Sunday, May 3, 2015

R is for: Ramp Pesto

OK... I'm SO freaking excited about this post. For a number of reasons.

1.) This pesto is bomb. No really. It's pretty phenomenal. You should totally make it. (And soon. Ramp season doesn't last very long).

2.) I'm starting to get the hang of my new camera, which is really fun and exciting. (In a totally nerdy photography way, though I still have a ways to go.)

3.) I just downloaded Lightroom CC for editing (thanks Cuz Erin), and I can't even tell you the difference it's made, and I haven't even scratched the surface. (More nerdy photography stuff... so I won't bore you).

4.) And... this has nothing to do with ramp pesto, but I leave for South Africa in THREE DAYS. (I should totally be packing, but instead I'm blogging).

So I know many of you are wondering: "What is a ramp?" Wellllll since you asked... a ramp is technically a "wild leek," so it's definitely in the onion family. And they kind of resemble green onions (or scallions) a little bit, especially with the bulb and root. They also have a bit of a garlicky flavor (and smell) to them. I decided they would be awesome in a pesto. The ramp season is pretty short, though I happened to spot some at Whole Foods while I was there. I loaded up the last of what they had and then did another spin through produce before checking out and to my delight they had been restocked. Score! (It's a food blogger thing).  A Farmer's Market would be another place to check.

(Warning... this was me trying to get all artsy with ramps). I liked the idea of pesto because you can use the leafy green portions, as well as the bulbs. Having not ever worked with them before, I did a little research and learned that several people recommend blanching the leaves to help keep the bright green color and also to tone down the flavor a bit. To do this, simply put them in salted, boiling water for about 10 seconds and then plunge into a bowl of ice water to stop the cooking process. Drain and squeeze out as much of the water as possible.

As for the bulbs... they smell verrrrry pungent and garlicky, so I decided to use only about half of them in the pesto and use the rest for a frittata I was making the next day. I also used some leftover pepitas (pumpkin seeds) from the Mexican quinoa I made earlier in the week. (But feel free to use pine nuts or walnuts, as both would be good in this).

Put half the ramp bulbs, pepitas, some lemon juice and grated Parmesan in the bowl of a food processor with the steel blade attached and pulse a few times until coarsely chopped. Add the drained/blanched leaves and process, while slowly drizzling in olive oil. From here, taste and decide if you need more of the bulbs and/or more salt or lemon juice. (The cheese is salty, and my pepitas were salted as well). Adjust seasonings and season to taste with more salt and pepper, if needed.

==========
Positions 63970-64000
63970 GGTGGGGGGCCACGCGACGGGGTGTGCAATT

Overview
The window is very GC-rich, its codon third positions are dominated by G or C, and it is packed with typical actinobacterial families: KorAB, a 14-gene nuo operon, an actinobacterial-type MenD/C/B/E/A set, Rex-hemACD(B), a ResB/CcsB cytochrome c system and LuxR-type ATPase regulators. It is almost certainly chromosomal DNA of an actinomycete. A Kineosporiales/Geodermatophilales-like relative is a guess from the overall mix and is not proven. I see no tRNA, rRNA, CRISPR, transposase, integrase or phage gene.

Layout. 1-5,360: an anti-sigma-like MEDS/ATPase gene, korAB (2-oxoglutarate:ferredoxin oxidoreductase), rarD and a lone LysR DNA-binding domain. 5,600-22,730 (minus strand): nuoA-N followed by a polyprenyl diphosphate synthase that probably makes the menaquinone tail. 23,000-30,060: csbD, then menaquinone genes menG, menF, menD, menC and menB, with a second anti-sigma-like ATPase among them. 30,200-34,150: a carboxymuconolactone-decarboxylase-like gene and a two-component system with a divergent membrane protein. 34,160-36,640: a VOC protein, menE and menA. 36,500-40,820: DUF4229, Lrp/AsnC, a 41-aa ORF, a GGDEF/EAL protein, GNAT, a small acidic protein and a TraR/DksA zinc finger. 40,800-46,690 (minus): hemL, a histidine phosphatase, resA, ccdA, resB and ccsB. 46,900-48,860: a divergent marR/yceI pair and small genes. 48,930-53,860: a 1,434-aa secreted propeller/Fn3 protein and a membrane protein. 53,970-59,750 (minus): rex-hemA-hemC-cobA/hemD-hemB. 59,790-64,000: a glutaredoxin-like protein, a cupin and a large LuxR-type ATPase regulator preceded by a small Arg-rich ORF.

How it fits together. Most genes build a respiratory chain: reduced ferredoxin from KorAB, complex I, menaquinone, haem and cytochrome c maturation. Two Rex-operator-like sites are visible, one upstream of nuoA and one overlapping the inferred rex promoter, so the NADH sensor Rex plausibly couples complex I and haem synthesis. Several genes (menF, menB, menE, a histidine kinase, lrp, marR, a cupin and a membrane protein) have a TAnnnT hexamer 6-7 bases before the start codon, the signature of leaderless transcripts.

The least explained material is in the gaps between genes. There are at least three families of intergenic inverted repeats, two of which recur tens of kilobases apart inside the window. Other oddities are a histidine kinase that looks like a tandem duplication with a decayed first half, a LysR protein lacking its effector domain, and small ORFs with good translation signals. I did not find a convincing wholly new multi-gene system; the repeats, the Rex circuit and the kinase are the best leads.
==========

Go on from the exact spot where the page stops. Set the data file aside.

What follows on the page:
*Note: if not using it all at once, don't forget my easy tip for freezing! Click here for the how-to.

This pesto would be great on spaghetti noodles, but I went for a super simple preparation and toasted up some baguette slices, spread with a local ricotta cheese and top with the pesto. I used my upstairs neighbors as guinea pigs and they wholeheartedly approved! So if you happen to find yourself in the presence of ramps this week, grab some and make this pesto! You won't regret it!

Ramp Pesto

by Jaymee Sire
Prep Time: 10 minutes
Cook Time: 2 minutes
Keywords: blender condiment ramp pesto pepita spring

Ingredients (2 cups)
  • 8 ounces ramps (greens & bulbs)
  • 1/3 cup pepitas or other nuts (such as pine nuts or walnuts)
  • 1/3 cup grated Parmesan cheese
  • juice from 1/2 lemon
  • 1/3 cup olive oil
  • salt & pepper, to taste
  1. Bring a large, salted pot of water to boil. Prepare a large bowl of ice water.
  2. While water is heating, clean the ramps. Slice off root end and separate green leaves from the bulbs. When water is boiling, blanch the greens for 10-15 seconds or until just wilted. Drain and put in the ice water to cool. Remove and squeeze out excess water.
  3. Combine about half of the bulbs (reserve rest for other use), the nuts, the cheese and lemon juice in bowl of food processor fitted with steel blade. Pulse a few times until coarsely chopped. Add the blanched greens and process, while drizzling in olive oil while machine is running.
  4. Stop to scrape down sides and test the pesto for flavor. You may decide to add more lemon juice or more of the ramp bulbs, depending on your preference. Season to taste with salt and pepper.
  5. Toss with pasta or serve on toasted baguette slices with ricotta cheese and the pesto.
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